Other proposals the policy paper flags as a “matter of priority” include getting the government to consider whether umbrella companies should become licensed entities, and to ensure that any legislation created to regulate umbrellas also prioritises the protection of workers.
Slow to respond
The UK government has found itself repeatedly accused of failing to act quickly enough to regulate umbrella companies, despite warnings about the proliferation of non-compliant players ahead of the IR35 tax avoidance reforms coming into play in the private sector on 6 April 2021.
When the same reforms were rolled out to the public sector in April 2017, it led to a surge in the number of end-client organisations introducing hiring polices that banned the use of limited company contractors in favour of individuals who provided their services through umbrella setups.
As a result, the number of contractors working through umbrella companies soared, and anecdotal evidence suggests the same has happened now that the same reforms have come into force in the private sector.
With so many contractors now working via umbrella companies, the need for regulation is becoming ever more urgent, said James Poyser, who worked with Seeley Harris on the policy draft, and is the founder of anonymous contractor feedback site Offpayroll.org.
“The umbrella industry has ticked along in the background for years and no one’s really questioned it, and then suddenly there’s lots of people having to work through umbrella companies for the first time. Also, it’s a very different type of person entering the market,” he told Computer Weekly.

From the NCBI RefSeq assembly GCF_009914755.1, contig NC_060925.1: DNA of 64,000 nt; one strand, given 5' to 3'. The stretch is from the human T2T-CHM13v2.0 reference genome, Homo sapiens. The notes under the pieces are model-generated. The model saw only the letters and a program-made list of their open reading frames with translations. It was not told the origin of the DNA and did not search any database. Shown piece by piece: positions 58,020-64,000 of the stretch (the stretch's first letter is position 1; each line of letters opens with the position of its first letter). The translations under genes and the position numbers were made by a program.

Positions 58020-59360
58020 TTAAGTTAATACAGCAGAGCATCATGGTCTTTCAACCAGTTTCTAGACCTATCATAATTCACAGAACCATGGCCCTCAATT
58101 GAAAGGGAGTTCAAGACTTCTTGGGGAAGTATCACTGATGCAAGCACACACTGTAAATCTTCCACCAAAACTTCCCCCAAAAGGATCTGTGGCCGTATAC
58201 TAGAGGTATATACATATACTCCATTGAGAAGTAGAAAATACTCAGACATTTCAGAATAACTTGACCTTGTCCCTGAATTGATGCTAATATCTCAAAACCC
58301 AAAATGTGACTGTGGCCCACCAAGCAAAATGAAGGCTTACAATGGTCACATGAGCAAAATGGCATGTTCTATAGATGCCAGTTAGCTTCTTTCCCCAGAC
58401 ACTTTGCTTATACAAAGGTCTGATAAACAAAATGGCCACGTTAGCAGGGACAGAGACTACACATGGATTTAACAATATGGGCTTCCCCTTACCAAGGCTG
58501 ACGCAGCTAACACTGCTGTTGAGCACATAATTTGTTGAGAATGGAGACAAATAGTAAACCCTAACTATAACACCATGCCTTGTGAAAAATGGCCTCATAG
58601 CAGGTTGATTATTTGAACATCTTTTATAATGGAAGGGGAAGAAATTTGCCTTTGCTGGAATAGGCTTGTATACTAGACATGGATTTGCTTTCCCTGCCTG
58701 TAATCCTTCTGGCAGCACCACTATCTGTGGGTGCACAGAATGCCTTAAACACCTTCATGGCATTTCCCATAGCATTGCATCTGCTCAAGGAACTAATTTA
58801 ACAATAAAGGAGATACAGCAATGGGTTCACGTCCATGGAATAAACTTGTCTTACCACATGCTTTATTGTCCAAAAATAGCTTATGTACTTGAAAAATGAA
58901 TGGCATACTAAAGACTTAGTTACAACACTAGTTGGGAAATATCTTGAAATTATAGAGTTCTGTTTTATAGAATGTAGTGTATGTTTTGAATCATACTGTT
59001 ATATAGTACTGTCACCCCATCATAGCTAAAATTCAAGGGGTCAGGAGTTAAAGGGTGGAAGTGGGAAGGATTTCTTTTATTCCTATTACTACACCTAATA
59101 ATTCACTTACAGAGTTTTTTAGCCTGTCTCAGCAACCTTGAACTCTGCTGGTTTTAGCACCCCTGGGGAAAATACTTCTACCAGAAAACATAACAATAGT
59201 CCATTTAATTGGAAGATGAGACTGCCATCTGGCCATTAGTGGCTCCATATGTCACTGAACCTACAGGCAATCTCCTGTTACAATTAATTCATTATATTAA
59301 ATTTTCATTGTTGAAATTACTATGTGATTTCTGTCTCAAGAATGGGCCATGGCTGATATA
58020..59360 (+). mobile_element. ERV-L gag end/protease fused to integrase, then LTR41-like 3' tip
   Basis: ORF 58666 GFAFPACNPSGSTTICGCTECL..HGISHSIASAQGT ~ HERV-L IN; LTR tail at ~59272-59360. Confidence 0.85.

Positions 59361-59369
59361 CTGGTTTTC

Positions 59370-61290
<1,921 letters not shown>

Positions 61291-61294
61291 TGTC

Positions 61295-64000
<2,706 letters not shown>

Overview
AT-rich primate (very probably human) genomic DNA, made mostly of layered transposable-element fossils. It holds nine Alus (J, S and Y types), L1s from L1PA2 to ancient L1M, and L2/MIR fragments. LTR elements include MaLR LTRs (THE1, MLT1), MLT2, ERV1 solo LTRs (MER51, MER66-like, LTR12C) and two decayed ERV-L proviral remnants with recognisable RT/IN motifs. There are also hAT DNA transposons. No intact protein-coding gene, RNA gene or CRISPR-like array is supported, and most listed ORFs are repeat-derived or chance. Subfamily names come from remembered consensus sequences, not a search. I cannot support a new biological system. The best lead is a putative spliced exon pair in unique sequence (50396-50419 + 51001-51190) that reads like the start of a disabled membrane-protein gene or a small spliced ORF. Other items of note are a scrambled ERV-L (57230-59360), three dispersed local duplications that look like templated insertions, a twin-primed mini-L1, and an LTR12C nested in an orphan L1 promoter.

“We’ve got some very intelligent and engaged contractors here who can quickly sniff out any problems with umbrella companies that might have gone unnoticed before, and asking lots of questions and requiring second opinions on the pay and treatment they are receiving.”
Poyser added: “We’re seeing hundreds and hundreds of umbrella payslips [via Offpayroll.org] and they show there are some not very nice things going on. Things that might not be unlawful, but they’re certainly unethical and legislation is needed to target some of the problems we’re now seeing.”
As previously reported by Computer Weekly, a series of group litigations are being prepared to reimburse contractors who have had employers’ national insurance contributions at 13.8% unlawfully deducted from their gross pay by umbrella companies.
Some non-compliant umbrella companies are also known to employ disguised remuneration techniques, such as paying contractors in non-taxable loans, to bolster the take-home pay of the individuals on their books, which has resulted in thousands of IT contractors facing life-changing tax bills after being caught in-scope of the UK government’s controversial loan charge policy.
Also, a BBC Radio 4 investigation published evidence in early May 2021 about how mini-umbrella companies are exploiting government-backed small business incentive schemes to artificially minimise the amount of employment tax they pay, resulting in “hundreds of millions of pounds” in lost tax for the Exchequer.
Poyser said that while disguised remuneration and mini-umbrella tax fraud are headline-grabbing stories, there are other dubious behaviours that non-compliant umbrella companies engage in that regulation would also help to stamp out.
“What we’re seeing is really widespread, smaller abuses and